Epinephrine and the Metabolic Syndrome

Curr Hypertens Rep. 2012 Feb;14(1):1-7. doi: 10.1007/s11906-011-0243-6.


Epinephrine is the prototypical stress hormone. Its stimulation of all α and β adrenergic receptors elicits short-term systolic hypertension, hyperglycemia, and other aspects of the metabolic syndrome. Acute epinephrine infusion increases cardiac output and induces insulin resistance, but removal of the adrenal medulla has no consistent effect on blood pressure. Epinephrine is the most effective endogenous agonist at the β2 receptor. Transgenic mice that cannot make epinephrine and mice that lack the β2 receptor become hypertensive during exercise, presumably owing to the absence of β2-mediated vasodilatation. Epinephrine-deficient mice also have cardiac remodeling and poor cardiac responses to stress, but do not develop resting hypertension. Mice that cannot make epinephrine have a normal metabolism on a regular 14% fat diet but become hyperglycemic and insulin resistant when they eat a high fat diet. Vigorous exercise prevents diabetes in young mice and humans that overeat. However, exercise is a less effective treatment in older type 2 human diabetics and had no effect on glucose or insulin responses in older, diabetic mice. Sensitivity of the β2 receptor falls sharply with advancing age, and adrenal epinephrine release also decreases. However, treatment of older diabetic mice with a β2 adrenergic agonist improved insulin sensitivity, indicating that β2 subsensitivity can be overcome pharmacologically. Recent studies show that over the long term, epinephrine prevents hypertension during stress and improves glucose tolerance. The hyperglycemic influence of epinephrine is short-lived. Chronic administration of epinephrine and other β2 agonists improves cellular glucose uptake and metabolism. Overall, epinephrine counteracts the metabolic syndrome.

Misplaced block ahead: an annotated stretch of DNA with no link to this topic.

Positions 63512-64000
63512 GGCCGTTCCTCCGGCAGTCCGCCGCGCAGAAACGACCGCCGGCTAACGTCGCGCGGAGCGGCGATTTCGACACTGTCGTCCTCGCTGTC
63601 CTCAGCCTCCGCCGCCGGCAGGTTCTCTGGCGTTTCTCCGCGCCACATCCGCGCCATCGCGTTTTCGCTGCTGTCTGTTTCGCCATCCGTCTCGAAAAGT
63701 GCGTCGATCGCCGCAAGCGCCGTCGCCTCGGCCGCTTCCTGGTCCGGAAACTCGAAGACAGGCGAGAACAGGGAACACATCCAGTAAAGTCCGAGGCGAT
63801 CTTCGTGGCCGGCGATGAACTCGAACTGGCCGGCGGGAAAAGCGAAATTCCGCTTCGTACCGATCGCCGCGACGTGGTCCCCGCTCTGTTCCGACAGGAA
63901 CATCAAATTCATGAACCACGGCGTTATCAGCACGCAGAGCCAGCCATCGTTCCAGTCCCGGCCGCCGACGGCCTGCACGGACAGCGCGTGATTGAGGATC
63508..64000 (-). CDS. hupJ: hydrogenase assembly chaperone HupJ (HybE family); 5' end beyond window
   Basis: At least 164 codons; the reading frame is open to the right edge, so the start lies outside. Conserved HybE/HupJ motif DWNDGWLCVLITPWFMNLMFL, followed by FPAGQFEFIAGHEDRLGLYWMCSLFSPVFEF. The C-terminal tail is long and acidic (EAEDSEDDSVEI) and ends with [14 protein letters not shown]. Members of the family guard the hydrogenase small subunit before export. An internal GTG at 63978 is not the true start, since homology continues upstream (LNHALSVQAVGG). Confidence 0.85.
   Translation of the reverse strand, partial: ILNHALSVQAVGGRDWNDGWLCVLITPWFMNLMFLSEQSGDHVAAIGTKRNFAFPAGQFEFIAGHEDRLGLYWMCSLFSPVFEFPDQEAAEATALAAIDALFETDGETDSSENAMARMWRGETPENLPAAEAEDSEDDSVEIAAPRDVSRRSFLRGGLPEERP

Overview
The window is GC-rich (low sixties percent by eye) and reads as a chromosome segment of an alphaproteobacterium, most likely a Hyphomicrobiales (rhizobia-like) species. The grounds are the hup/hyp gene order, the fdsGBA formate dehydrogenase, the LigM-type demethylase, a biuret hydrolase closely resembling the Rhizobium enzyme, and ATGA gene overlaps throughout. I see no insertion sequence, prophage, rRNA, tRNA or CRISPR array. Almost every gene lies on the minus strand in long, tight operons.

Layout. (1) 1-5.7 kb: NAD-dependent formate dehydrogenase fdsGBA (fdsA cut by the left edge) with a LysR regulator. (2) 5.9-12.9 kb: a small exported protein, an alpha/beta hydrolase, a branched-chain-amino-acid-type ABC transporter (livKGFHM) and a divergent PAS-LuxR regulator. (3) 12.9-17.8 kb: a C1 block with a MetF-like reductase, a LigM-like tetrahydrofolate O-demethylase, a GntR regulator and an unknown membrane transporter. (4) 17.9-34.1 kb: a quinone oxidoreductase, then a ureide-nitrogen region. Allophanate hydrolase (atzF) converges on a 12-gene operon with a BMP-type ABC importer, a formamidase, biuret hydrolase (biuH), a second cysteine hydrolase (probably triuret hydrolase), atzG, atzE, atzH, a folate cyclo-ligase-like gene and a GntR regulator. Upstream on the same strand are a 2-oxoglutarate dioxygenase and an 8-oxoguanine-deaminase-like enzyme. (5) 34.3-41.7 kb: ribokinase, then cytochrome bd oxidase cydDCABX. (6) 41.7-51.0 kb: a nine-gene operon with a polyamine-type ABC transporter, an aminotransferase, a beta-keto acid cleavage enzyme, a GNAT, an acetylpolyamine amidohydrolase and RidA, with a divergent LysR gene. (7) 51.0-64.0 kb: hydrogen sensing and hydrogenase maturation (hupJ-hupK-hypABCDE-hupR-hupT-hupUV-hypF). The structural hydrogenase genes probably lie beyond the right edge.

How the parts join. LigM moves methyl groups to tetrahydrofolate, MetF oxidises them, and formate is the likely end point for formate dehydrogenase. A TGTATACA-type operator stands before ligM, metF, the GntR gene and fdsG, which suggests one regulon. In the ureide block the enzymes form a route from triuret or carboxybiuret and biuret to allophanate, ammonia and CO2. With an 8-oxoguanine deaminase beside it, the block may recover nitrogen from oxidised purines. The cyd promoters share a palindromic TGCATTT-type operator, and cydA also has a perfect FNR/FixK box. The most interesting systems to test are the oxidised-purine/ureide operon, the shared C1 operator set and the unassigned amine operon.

Publication types

  • Research Support, N.I.H., Extramural
  • Review

MeSH terms

  • Adrenergic Agonists / metabolism
  • Adrenergic Agonists / pharmacology
  • Animals
  • Cardiovascular System* / metabolism
  • Cardiovascular System* / physiopathology
  • Dietary Fats / metabolism
  • Disease Models, Animal
  • Epinephrine* / deficiency
  • Epinephrine* / metabolism
  • Epinephrine* / pharmacology
  • Glucose / metabolism
  • Homeostasis / drug effects*
  • Humans
  • Insulin / metabolism
  • Metabolic Syndrome* / metabolism
  • Metabolic Syndrome* / physiopathology
  • Mice
  • Mice, Transgenic
  • Receptors, Adrenergic / metabolism*
  • Stress, Physiological / drug effects*
  • Vasodilation / drug effects


  • Adrenergic Agonists
  • Dietary Fats
  • Insulin
  • Receptors, Adrenergic
  • Glucose
  • Epinephrine